Symbols of the world's religions



Meher Baba

Even in the very depths of ignorance the soul gives some kind of challenge to falsehood. However feeble and inarticulate it might seem to be in its initial stages, it is the beginning of that search for the Truth which ultimately annihilates all falsehood and all ignorance. In the acceptance of a falsehood there is an ever-growing restlessness — a deep suspicion and a vague fear.

For example, when a man considers himself and others to be identical with the gross body, he cannot completely reconcile himself to this belief. In embracing this false belief there is fear of death and fear of losing others. If a man depends for his happiness only upon the possession of forms, he knows in his heart that he is building his castles on shifting sands, that this surely is not the way to abiding happiness, that the support to which he so desperately clings may give way any day. So, he is deeply suspicious of his grounds.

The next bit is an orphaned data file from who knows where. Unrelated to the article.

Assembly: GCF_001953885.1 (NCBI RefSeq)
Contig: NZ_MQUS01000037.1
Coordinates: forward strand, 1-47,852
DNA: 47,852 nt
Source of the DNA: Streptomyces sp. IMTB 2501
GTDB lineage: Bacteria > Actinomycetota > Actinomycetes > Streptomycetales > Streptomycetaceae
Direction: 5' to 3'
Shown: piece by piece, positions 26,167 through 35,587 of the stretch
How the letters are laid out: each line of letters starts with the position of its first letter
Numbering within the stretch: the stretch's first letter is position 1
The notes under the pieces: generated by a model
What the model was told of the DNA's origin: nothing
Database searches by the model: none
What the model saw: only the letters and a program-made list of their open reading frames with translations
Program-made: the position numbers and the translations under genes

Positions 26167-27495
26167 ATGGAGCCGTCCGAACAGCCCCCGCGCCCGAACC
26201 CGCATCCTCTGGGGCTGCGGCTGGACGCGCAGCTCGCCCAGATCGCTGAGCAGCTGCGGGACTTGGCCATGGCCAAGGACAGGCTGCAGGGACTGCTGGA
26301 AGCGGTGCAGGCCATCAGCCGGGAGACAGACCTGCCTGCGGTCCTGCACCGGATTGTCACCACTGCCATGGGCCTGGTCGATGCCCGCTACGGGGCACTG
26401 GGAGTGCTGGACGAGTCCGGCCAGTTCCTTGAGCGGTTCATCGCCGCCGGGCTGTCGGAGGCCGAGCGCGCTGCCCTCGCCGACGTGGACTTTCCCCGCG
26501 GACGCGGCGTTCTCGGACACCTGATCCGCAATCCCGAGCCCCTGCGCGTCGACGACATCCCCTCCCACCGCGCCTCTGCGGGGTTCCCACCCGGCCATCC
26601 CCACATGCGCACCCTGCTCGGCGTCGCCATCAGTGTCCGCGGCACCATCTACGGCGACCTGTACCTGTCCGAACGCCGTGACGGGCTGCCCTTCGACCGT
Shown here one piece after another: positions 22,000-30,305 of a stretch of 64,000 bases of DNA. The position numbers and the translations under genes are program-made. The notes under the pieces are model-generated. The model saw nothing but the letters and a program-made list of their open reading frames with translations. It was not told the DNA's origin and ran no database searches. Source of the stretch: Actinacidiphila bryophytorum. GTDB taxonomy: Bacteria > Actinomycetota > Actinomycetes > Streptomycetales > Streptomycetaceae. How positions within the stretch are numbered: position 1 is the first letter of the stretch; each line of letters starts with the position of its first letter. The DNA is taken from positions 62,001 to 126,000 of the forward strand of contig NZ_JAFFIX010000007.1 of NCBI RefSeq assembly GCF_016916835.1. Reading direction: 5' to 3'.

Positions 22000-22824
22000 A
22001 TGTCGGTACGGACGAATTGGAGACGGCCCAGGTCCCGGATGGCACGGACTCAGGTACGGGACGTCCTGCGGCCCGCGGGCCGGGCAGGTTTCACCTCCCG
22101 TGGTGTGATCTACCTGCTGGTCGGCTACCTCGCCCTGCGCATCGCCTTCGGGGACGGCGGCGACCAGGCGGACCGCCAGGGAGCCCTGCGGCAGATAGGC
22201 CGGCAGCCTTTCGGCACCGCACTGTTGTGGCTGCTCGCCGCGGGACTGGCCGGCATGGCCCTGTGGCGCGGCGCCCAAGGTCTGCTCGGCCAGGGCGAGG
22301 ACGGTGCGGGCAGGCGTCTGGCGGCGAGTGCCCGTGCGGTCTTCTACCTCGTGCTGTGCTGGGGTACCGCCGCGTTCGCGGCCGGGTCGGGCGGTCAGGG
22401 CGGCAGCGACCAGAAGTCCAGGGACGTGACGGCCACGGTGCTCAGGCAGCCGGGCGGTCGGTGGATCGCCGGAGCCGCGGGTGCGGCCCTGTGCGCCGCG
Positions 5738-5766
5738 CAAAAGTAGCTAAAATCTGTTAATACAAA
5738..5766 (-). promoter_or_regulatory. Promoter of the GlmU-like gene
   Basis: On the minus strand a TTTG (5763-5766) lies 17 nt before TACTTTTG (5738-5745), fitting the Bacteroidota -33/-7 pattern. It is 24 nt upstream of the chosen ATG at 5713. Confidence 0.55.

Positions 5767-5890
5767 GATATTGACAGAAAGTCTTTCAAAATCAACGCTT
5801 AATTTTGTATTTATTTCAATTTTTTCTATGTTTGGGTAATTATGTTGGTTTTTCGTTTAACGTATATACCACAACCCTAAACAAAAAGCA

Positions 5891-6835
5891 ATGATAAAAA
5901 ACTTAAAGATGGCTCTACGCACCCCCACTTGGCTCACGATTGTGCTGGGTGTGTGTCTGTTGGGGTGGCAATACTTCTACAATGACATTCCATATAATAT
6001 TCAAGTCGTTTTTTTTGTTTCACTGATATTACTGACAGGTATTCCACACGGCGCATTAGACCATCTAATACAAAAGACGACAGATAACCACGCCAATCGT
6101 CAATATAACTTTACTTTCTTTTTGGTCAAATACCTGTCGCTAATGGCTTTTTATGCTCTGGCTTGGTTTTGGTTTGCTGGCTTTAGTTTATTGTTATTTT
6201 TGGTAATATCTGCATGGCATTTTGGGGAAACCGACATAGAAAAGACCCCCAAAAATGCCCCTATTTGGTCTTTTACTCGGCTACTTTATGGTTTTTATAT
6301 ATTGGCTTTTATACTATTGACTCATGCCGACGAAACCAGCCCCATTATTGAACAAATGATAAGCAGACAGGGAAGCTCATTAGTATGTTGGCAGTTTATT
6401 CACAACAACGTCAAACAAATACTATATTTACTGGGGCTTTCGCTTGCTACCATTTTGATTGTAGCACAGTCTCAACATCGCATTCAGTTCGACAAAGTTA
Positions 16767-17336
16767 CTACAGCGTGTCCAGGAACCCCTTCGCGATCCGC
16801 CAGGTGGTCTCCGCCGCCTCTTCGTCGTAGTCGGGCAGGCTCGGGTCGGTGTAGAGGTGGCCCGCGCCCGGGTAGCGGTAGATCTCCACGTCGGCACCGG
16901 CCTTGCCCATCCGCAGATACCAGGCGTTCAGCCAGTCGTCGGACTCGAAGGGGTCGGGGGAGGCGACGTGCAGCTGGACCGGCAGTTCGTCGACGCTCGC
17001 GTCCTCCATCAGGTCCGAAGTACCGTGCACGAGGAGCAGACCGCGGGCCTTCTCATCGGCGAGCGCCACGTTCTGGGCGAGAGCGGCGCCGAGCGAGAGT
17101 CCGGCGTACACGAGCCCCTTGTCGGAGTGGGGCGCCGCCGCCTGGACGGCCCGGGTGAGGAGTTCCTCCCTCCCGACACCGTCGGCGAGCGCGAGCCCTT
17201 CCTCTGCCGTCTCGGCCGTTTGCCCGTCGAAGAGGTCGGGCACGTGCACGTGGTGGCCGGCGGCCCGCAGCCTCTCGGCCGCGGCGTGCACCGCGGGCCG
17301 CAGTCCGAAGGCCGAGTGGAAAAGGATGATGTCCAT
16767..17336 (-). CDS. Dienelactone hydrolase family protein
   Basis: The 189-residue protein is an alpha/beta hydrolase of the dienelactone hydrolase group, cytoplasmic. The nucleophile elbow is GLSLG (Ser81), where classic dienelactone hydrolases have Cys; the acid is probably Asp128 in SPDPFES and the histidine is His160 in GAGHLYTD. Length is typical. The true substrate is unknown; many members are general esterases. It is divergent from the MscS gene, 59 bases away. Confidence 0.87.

Man is restlessly aware of his own insecurity. He knows that something is wrong somewhere and that he is counting upon false hopes. Falsehood is treacherously unreliable. Man simply cannot afford to embrace it forever. He might as well garland himself with a poisonous snake or go to sleep on the top of a volcano which is only temporarily inactive.

A falsehood bears the hall-mark of being incomplete and unsatisfactory, temporary and provisional. It points to something else, greater and truer than what it seems to be. Falsehood betrays itself, and in doing so leads man on to know the truth.


DISCOURSES, 6th ed, Vol. 3, pp. 148-149
1967 © Avatar Meher Baba Perpetual Public Charitable Trust


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